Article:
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"Overhead Surveillance"

"Overhead Surveillance"

Memo in report Confrontation or Collaboration? Congress and the Intelligence Community

Memorandum, Belfer Center for Science and International Affairs, Harvard Kennedy School

July 2009

Authors: Eric Rosenbach, Faculty Affiliate, Belfer Center for Science and International Affairs (on leave), Aki J. Peritz

 

This originally apeared as an Issue Memo (pp. 78-81) in the report Confrontation or Collaboration? Congress and the Intelligence Community, a publication of The Intelligence and Policy Project of Harvard Kennedy School's Belfer Center for Science and International Affairs.

 

One of the primary methods the U.S. uses to gather vital national security information is through air- and space-based platforms, collectively known as “overhead surveillance.”

This memorandum provides an overview of overhead surveillance systems, the agencies involved in gathering and analyzing overhead surveillance, and the costs and benefits of this form of intelligence collection.

What is Overhead Surveillance?

“Overhead surveillance” describes a means to gather information about people and places from above the Earth’s surface. These collection systems gather imagery intelligence (IMINT), signals intelligence (SIGINT) and measurement and signature intelligence (MASINT). Today, overhead surveillance includes:

  • Space-based systems, such as satellites.
  • Aerial collection platforms that range from large manned aircraft to small unmanned aerial vehicles (UAVs).

A Brief History of Overhead Surveillance

Intelligence, surveillance and reconnaissance platforms, collectively known as ISR, date back to the 1790s when the French military used observation balloons to oversee battlefields and gain tactical advantage over their adversaries. Almost all WWI and WWII belligerents used aerial surveillance to gain intelligence on enemy lines, fortifications and troop movements.

Following WWII, the U.S. further refined airborne and space-based reconnaissance platforms for use against the Soviet Union. Manned reconnaissance missions, however, were risky and could lead to potentially embarrassing outcomes; the 1960 U-2 incident was perhaps the most widely publicized case of the risks associated with this form of airborne surveillance.

Since the end of the Cold War, overhead surveillance technology has evolved significantly, greatly expanding the amount of information that the policymaker and the warfighter can use to make critical, time-sensitive decisions. For example, UAVs can remain over a target for hours or days providing pictures and full-motion video directly to the commander on the ground.

Overhead collection systems have been particularly useful in the Iraq and Afghanistan conflicts, as satellite and UAVs have allowed U.S. forces to identify adversaries and achieve greater accuracy in striking targets.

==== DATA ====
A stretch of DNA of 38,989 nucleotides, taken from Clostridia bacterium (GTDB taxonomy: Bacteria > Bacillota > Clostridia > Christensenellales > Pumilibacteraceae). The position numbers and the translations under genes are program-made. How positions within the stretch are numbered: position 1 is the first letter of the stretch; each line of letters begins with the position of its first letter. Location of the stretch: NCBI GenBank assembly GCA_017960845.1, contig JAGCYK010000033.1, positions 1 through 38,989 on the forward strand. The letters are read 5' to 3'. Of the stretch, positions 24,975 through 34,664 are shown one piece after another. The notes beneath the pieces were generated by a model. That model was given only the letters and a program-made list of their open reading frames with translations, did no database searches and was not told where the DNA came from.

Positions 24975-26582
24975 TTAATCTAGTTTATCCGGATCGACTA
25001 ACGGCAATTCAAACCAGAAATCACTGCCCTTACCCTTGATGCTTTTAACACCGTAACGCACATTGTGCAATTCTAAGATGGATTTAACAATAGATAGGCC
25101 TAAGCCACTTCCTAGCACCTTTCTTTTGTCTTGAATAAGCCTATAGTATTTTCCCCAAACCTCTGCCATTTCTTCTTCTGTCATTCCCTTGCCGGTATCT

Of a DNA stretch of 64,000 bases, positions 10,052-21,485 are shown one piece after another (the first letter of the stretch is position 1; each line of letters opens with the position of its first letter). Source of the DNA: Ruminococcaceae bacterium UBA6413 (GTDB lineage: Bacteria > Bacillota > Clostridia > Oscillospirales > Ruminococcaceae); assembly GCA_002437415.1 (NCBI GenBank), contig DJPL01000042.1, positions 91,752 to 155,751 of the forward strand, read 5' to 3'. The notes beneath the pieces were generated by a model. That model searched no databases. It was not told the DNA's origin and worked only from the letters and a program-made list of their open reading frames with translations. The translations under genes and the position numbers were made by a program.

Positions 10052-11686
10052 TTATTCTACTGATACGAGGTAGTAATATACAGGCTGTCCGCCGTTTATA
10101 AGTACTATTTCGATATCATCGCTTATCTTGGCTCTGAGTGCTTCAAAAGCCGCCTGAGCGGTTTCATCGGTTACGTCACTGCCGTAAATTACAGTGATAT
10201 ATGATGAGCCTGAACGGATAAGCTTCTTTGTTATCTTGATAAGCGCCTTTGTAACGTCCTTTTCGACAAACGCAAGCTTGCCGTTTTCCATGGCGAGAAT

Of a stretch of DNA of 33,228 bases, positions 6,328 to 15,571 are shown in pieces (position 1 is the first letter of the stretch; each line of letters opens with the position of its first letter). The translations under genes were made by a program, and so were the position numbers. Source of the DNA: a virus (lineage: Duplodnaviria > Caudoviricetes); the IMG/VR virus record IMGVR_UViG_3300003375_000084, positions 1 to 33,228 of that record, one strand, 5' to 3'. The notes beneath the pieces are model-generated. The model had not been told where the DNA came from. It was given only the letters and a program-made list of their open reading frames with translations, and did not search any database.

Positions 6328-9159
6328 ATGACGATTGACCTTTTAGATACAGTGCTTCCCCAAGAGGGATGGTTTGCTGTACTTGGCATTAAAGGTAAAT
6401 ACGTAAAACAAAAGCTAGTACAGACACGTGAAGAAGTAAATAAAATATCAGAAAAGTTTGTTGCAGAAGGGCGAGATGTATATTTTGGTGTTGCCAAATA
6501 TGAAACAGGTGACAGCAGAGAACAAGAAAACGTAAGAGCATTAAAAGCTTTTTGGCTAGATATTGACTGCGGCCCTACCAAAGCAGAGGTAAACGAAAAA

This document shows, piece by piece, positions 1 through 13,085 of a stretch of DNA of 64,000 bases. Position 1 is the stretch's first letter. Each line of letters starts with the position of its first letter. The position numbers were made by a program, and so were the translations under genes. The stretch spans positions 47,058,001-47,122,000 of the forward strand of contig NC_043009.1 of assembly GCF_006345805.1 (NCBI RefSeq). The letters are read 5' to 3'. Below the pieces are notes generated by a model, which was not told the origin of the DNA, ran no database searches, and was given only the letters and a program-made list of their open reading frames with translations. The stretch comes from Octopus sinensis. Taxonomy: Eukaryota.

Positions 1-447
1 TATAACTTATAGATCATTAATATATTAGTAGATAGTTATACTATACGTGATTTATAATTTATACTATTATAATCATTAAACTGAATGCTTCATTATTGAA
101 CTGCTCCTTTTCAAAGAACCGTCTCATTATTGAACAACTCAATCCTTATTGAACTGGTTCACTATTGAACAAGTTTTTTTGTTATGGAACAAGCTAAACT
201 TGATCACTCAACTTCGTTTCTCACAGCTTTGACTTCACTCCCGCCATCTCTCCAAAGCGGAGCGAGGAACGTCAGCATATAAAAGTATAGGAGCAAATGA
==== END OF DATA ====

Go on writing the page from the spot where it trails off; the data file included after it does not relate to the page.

• UAV use has increased at many levels, from “theater-level” systems to tactical systems flown by infantry battalions and even companies in combat.

Although overhead surveillance primarily supports military and counterterrorism operations abroad, overhead resources also have valuable domestic applications. For example:

  • ISR systems have provided real-time support to fight wildfires in California.
  • UAVs have been used to detect smugglers coming across U.S. borders.
  • Satellites in 2005 provided imagery in Hurricane Katrina’s aftermath, allowing assessments of the overall damage.

Which Agencies Control Overhead Surveillance?

Multiple organizations across the Intelligence Community control various overhead surveillance resources. The main organizations include:

National Reconnaissance Office

The National Reconnaissance Office (NRO) acquires, develops, manages and operates intelligence satellites. Established in 1961 as an agency within the Department of Defense (DoD), NRO’s existence was officially denied until 1992. Although most of its programs and satellite capabilities remain classified, since 1995 NRO has declassified some systems from the 1960s and 1970s.

U.S. Air Force

The U.S. Air Force is responsible for aerial ISR. The USAF is increasingly reliant on UAV technology over manned reconnaissance vehicles because UAVs are cheaper to use and pose fewer risks for specific missions than manned aircraft.

National Geospatial-Intelligence Agency

The National Geospatial-Intelligence Agency (NGA) analyzes intelligence collected by NRO and Air Force assets. The NGA, previously known as the National Imagery and Mapping Agency (NIMA), then develops intelligence products from this information. The NGA is the principal producer of GEOINT, geospatial intelligence gained through the analysis of imagery and geospatial information. This information is used not only for military and policy purposes, but also for other uses such as disaster relief efforts.

Commercial Imagery Use

The Intelligence Community increasingly considers commercial imagery as a practical and less expensive alternative to using classified systems to obtain overhead data.